Interview with Id.real

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Editor Frank Scott (FS) from DesignPRWire has interviewed designer Id.real (I) for A’ Design Award and Competition. You can access the full profile of Id.real by clicking here.

Interview with Id.real at Friday 4th of May 2018
Id.real Design Studio
FS: Could you please tell us more about your art and design background? What made you become an artist/designer? Have you always wanted to be a designer?
I: id.real is a team of designers and professionals from seven different nationalities and cultural backgrounds. Our team is formed by 16 extremely skilled idrealists that always keep in mind the final user -in every step of the design process. id.real works with co-creation methods and defends that the user is the final decision maker.

FS: Can you tell us more about your company / design studio?
I: id.real is a design studio based in Madrid, lead by Creative Director/ CEO Anouk de Lesparda. We are 16 professionals from seven nationalities, and each of us with different backgrounds. We keep the creative process as a transdisciplinary one and, most importantly, we keep the user in the center of it. It doesn’t matter if we are designing a space or a product, for us the ultimate measure is the human they will serve. id.real is a unique place to work because of the team and space. It is situated in an old early 19th-century garage in the Salamanca Quarter in Madrid. The building has been remodeled following our philosophy: getting the best out of it to promote the users’ (our team and our clients) wellbeing: natural light, open spaces, zones that help to concentrate, and a cozy atmosphere that revitalizes our senses.

FS: What is "design" for you?
I: A process, a living experience. Design is all around of us -sometimes stunning, sometimes no that good. Design is not only beauty, it is also how our surroundings are organized and adapted to us. Of course, id.real ensures that balance in every single detail: beauty while useful, something that catches your eye; and also something that will make your life much better. That’s what we have done with Agape, for instance. It’s a piece of art! But the ultimate goal is to make the user happier, surrounded by family, friends, and excellent food.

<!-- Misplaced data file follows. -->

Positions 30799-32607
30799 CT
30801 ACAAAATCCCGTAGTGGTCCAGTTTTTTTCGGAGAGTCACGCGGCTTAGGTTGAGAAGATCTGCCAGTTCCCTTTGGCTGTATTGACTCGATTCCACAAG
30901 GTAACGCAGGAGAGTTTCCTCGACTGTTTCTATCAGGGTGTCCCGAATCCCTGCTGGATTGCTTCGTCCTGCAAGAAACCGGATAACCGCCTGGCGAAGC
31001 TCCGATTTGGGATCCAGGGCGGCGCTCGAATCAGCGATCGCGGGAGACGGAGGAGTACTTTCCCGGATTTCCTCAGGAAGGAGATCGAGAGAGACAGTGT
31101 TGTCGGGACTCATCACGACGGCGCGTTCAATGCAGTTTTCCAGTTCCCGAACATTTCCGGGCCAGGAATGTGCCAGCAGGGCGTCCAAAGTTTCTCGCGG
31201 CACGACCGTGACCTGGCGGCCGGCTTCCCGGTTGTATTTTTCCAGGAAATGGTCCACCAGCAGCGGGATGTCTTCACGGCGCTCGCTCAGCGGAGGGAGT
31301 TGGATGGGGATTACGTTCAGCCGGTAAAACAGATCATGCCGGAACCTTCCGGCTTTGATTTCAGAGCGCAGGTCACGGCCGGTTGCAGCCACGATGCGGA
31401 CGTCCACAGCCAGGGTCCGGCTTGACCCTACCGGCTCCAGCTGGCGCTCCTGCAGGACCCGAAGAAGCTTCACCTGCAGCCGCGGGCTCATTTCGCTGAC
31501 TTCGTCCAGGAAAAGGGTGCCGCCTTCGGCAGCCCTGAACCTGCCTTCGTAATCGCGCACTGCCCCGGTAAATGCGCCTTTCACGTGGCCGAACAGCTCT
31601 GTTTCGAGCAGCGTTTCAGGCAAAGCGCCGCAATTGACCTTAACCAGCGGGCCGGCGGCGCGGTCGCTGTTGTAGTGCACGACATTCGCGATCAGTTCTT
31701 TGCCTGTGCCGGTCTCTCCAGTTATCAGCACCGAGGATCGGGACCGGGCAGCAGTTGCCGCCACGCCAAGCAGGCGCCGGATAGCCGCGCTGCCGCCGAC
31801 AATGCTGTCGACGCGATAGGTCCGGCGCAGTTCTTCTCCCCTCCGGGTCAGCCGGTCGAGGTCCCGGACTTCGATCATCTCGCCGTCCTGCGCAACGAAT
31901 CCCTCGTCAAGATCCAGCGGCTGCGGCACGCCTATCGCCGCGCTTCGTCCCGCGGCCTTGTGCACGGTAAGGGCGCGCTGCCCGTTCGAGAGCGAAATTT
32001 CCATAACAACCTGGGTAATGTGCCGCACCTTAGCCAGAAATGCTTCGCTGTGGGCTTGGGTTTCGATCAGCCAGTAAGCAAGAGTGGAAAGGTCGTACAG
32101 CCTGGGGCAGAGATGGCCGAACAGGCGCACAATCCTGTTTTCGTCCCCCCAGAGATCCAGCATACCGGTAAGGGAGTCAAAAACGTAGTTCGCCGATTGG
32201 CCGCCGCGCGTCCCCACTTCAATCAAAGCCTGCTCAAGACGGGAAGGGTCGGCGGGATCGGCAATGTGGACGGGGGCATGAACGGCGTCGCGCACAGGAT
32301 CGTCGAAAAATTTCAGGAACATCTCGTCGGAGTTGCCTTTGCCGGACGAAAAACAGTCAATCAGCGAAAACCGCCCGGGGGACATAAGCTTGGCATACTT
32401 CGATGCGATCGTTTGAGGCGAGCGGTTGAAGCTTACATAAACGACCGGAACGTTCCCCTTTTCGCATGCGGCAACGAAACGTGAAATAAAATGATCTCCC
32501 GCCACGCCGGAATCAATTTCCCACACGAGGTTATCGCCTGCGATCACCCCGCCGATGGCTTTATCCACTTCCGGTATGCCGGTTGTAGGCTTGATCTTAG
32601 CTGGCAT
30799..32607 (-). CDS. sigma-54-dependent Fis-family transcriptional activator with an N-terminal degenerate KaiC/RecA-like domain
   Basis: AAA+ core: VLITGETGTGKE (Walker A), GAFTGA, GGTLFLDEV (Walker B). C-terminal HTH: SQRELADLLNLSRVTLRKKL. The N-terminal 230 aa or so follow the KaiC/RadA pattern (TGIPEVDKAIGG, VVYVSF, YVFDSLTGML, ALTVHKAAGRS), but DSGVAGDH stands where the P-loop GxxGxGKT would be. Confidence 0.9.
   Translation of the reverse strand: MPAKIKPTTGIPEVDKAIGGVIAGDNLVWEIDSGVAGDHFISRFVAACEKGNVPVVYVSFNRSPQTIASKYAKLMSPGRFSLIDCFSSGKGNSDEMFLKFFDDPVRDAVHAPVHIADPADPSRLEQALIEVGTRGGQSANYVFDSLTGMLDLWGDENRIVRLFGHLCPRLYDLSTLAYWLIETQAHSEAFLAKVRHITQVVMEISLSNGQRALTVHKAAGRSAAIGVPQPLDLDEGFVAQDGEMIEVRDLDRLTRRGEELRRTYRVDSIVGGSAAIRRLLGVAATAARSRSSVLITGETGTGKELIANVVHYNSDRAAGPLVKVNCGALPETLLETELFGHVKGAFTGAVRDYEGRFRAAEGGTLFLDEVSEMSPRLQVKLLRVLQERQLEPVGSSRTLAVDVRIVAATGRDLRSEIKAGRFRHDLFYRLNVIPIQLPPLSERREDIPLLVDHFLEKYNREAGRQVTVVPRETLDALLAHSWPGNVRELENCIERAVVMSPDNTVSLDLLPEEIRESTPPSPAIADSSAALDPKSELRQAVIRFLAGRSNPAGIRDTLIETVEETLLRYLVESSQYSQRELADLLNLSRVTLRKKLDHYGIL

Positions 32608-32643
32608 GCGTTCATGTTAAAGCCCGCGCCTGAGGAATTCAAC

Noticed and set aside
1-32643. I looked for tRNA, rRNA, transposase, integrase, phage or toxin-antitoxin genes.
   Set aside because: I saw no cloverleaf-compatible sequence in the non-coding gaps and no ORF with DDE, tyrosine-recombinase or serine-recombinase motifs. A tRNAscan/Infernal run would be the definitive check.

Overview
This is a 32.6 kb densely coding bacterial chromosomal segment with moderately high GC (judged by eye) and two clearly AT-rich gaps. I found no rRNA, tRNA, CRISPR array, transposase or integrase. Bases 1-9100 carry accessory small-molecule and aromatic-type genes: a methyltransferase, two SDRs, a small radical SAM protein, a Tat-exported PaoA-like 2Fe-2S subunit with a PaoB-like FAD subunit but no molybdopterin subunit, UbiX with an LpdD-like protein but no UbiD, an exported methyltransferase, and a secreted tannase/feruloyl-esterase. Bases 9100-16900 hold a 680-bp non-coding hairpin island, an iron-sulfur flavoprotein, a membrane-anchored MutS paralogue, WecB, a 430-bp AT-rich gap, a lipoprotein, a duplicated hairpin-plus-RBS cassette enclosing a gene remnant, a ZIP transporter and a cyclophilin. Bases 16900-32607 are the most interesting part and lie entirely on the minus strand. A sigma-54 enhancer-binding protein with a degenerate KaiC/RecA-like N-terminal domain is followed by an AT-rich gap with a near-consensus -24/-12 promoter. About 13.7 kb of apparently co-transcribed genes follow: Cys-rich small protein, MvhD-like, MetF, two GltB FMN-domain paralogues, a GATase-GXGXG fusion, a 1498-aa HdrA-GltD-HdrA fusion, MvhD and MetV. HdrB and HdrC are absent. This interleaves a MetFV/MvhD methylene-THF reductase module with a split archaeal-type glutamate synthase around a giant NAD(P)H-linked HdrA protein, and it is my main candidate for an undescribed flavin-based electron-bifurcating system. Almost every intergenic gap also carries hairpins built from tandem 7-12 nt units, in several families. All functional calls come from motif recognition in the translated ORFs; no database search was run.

FS: What kinds of works do you like designing most?
I: The kind of works that will make the final user happier. Therefore, it will depend on the moment, the objective, and the user we are working for. At the end of the day, for id.real it is the process that matters most. Each of us put our energy, style, and savoir-faire in the table, we mix these ingredients and we share the final result!

FS: What is your most favorite design, could you please tell more about it?
I: id.real’s favorite design is the one that keeps the human being in its center, that devotes the solutions to the people who will make a real use of it. We identify a need, we design a solution. That’s what design should do -to always keep the user in the center of the equation.

FS: What was the first thing you designed for a company?
I: Agape & Kebrick are the first two products id.real has designed -so we are doubly happy to have won two silver A’Design Awards with them. It’s a boost to our work process! Every member of id.real has put a piece of them in the creation process. From organizing the focus groups and field visits, to conduct the research, from identifying the challenges to create an image and storyline.

FS: What is your favorite material / platform / technology?
I: We work through a phygital approach, integrating today’s technology within objects and spaces to enhance the users’ experience. In other words, implementing the relationship between the physical and the digital.When we creating the physical part of our products, services, and spaces, we mix the most traditional forms of work with the most innovative and digital technics. We may sketch an idea, and then test it with a 3D program -and even print a prototype or mock-up with the 3D printer. And then, maybe even mold it again with modifications in different materials to see which fits better with our goal. Having no limits, being able to play, create, re-form, all to fit our user… these are our favorite materials.

FS: When do you feel the most creative?
I: When the environment is prepared for you to create, when there is enough space -both physical and mental- and when you have a good support network. That includes while working at your desk, hiding from the team for a “me-time”, or working remotely (at The Retiro Park, for example) or at odd hours when your brain feels more up to the task. At id.real, we encourage and complement each other until creativity hits us. As the saying goes, success is a part of genius and an even greater part of hard work.Of course, each idrealist has different techniques that help us getting creative; and moments in the day when we feel most creative. The good thing is this is a flow -so in every second of the day there is an idrealist with something in mind!